§ Mrs. Ray Michie
To ask the Secretary of State for Social Security (1) what was the total number of applicants for(a) long-term and (b) short-term incapacity benefit in the past year; 
- (2) how many people were refused (a) long-term and (b) short-term incapacity benefit in the past year; 
- (3) what was the total number of people in receipt of (a) long-term and (b) short-term incapacity in the past year. 
§ Mr. Burt
The information is not available in the format requested. Such information as is available is in the tables.
Following a claim for incapacity benefit those who have paid sufficient national insurance contributions and who are incapable of work in their previous occupation are awarded the short-term benefit. After 28 weeks, although a further claim is not required, recipients must be incapable of all work to continue to receive benefit. If incapacity continues beyond 52 weeks, the long-term rate of incapacity benefit is automatically awarded without the need for a further claim.106W
Rate of incapacity benefit Claims (October 1995 to September 1996) Disallowances (October 1995 to September 1996) Short term (up to 28 weeks) 1,054,000 1391,000 Short term (from 28 weeks) and Long Term n/a 2112,300
n/a = not available
Rate of incapacity 3Recipients (as at 341 May 1996) Short term (up to 28 weeks) 117,000 Short term (from 28 weeks) 105,000 Long term (from 52 weeks) 1,572,000 1Number of claimants who have not paid sufficient national insurance contributions and those judged to be capable of their previous occupation; 100 per cent. sample of incapacity benefit computer system. 2Claimants failing the all work test; 5 per cent. sample of incapacity benefit computer system. 3The latest date for information is available. 4All figures exclude a small number of cases not held on the system.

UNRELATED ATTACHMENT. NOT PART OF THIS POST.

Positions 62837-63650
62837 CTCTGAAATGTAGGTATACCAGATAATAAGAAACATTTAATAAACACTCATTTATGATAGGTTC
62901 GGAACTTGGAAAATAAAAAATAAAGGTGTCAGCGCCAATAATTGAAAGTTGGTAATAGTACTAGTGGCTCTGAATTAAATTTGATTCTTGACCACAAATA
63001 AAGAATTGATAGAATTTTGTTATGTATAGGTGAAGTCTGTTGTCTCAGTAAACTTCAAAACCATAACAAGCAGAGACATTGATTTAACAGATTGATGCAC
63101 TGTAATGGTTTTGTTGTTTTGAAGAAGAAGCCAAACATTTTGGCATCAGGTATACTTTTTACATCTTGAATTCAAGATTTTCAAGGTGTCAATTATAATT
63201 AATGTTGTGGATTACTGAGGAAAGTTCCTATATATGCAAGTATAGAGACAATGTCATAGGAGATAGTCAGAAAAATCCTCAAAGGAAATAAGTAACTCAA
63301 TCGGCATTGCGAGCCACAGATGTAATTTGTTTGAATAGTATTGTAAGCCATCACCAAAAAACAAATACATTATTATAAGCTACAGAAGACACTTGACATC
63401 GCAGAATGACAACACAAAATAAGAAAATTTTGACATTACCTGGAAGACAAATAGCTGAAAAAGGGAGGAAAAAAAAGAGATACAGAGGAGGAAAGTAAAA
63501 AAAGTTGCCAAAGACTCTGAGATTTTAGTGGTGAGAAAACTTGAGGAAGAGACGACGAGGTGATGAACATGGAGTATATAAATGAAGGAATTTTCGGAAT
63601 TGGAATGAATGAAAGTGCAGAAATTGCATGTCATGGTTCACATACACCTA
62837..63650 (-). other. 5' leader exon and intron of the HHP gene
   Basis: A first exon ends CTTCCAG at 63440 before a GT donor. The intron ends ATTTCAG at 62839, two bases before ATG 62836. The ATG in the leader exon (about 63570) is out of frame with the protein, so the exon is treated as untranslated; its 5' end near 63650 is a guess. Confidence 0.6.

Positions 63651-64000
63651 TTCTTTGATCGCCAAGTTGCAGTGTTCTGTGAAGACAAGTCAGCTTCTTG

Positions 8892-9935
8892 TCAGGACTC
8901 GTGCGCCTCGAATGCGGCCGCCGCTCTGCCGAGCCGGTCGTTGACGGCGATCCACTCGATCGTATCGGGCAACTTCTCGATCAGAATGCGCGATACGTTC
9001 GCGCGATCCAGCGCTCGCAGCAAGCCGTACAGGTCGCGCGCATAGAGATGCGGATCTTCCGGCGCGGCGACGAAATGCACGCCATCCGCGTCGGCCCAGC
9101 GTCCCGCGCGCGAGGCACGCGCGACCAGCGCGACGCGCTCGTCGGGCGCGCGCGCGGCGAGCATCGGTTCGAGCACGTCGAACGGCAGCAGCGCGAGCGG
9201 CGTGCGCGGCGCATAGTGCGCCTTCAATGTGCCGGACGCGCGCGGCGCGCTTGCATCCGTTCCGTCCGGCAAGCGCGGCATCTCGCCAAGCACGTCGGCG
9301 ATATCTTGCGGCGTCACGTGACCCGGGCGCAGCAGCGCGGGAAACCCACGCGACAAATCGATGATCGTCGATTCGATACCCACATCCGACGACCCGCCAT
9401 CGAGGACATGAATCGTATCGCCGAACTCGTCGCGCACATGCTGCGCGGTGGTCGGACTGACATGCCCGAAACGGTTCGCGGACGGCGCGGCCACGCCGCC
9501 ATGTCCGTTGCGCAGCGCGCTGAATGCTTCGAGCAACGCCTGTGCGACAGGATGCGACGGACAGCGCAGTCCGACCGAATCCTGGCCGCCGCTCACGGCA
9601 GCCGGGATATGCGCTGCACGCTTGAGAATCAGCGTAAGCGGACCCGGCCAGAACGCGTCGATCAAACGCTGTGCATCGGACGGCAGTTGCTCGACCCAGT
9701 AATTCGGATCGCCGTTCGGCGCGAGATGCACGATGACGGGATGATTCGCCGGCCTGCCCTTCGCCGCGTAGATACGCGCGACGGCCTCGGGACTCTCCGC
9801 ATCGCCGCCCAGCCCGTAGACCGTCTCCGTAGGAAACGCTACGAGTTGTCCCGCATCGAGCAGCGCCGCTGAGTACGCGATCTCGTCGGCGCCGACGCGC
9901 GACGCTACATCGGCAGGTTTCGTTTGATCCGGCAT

§ Mr. Alan Howarth
To ask the Secretary of State for Social Security what estimate he has made of(a) the numbers gaining and (b) the cost, if claimants of incapacity benefit with part-time earnings retained benefit at a rate reduced pound for pound where earnings exceed the limit. 
§ Mr. Burt
Incapacity benefit is intended to support people incapable of work. A small amount of paid work is permitted but only if such work is directly beneficial to the particular medical condition of the claimant and will help aid their recovery. It would be inappropriate to continue to pay incapacity benefit to those who become able to support themselves in paid employment. Disability working allowance is available to help top up earnings of people moving from incapacity benefit into paid work.